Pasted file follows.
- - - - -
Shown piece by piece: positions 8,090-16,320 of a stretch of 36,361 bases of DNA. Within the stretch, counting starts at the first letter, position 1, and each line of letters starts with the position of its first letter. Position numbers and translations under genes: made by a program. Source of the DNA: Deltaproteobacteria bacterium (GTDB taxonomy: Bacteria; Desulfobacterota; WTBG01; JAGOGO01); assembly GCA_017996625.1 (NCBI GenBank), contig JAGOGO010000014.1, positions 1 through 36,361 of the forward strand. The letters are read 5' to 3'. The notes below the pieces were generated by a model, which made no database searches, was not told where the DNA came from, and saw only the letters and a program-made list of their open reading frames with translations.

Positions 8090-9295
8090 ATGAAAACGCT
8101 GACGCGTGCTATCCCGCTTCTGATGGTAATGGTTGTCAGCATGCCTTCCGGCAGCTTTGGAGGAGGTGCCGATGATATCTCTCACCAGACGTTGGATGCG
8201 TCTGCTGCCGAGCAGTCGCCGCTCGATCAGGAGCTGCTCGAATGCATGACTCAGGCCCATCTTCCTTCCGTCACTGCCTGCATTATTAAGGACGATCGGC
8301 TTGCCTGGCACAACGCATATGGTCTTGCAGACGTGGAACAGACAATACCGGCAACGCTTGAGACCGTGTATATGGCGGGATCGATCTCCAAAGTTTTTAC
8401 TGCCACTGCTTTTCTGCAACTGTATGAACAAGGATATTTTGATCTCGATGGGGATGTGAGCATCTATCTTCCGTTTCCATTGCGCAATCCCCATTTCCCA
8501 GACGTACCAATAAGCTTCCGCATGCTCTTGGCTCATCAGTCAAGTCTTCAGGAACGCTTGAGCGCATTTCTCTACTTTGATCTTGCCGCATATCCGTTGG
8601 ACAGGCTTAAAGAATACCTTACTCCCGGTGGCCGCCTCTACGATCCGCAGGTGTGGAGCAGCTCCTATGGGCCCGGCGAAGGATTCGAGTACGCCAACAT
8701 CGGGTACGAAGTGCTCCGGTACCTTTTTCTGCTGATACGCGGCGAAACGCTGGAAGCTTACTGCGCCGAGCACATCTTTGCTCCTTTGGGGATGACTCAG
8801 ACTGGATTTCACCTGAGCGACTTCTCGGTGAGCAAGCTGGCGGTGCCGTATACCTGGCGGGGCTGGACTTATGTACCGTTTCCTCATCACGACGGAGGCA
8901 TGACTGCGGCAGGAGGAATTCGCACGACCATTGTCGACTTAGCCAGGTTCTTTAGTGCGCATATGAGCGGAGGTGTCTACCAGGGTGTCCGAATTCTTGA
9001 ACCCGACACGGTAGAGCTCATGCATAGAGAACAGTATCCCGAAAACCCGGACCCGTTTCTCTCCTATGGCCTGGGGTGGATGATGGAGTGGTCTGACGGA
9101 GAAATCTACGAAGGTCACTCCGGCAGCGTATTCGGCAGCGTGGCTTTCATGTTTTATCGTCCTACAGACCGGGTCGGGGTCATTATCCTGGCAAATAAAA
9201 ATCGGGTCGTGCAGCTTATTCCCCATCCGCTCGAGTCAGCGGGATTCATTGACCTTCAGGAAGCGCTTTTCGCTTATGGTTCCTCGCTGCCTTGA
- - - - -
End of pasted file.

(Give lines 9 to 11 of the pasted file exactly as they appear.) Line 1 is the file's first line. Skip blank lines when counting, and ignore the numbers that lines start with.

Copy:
8601 ACAGGCTTAAAGAATACCTTACTCCCGGTGGCCGCCTCTACGATCCGCAGGTGTGGAGCAGCTCCTATGGGCCCGGCGAAGGATTCGAGTACGCCAACAT
8701 CGGGTACGAAGTGCTCCGGTACCTTTTTCTGCTGATACGCGGCGAAACGCTGGAAGCTTACTGCGCCGAGCACATCTTTGCTCCTTTGGGGATGACTCAG
8801 ACTGGATTTCACCTGAGCGACTTCTCGGTGAGCAAGCTGGCGGTGCCGTATACCTGGCGGGGCTGGACTTATGTACCGTTTCCTCATCACGACGGAGGCA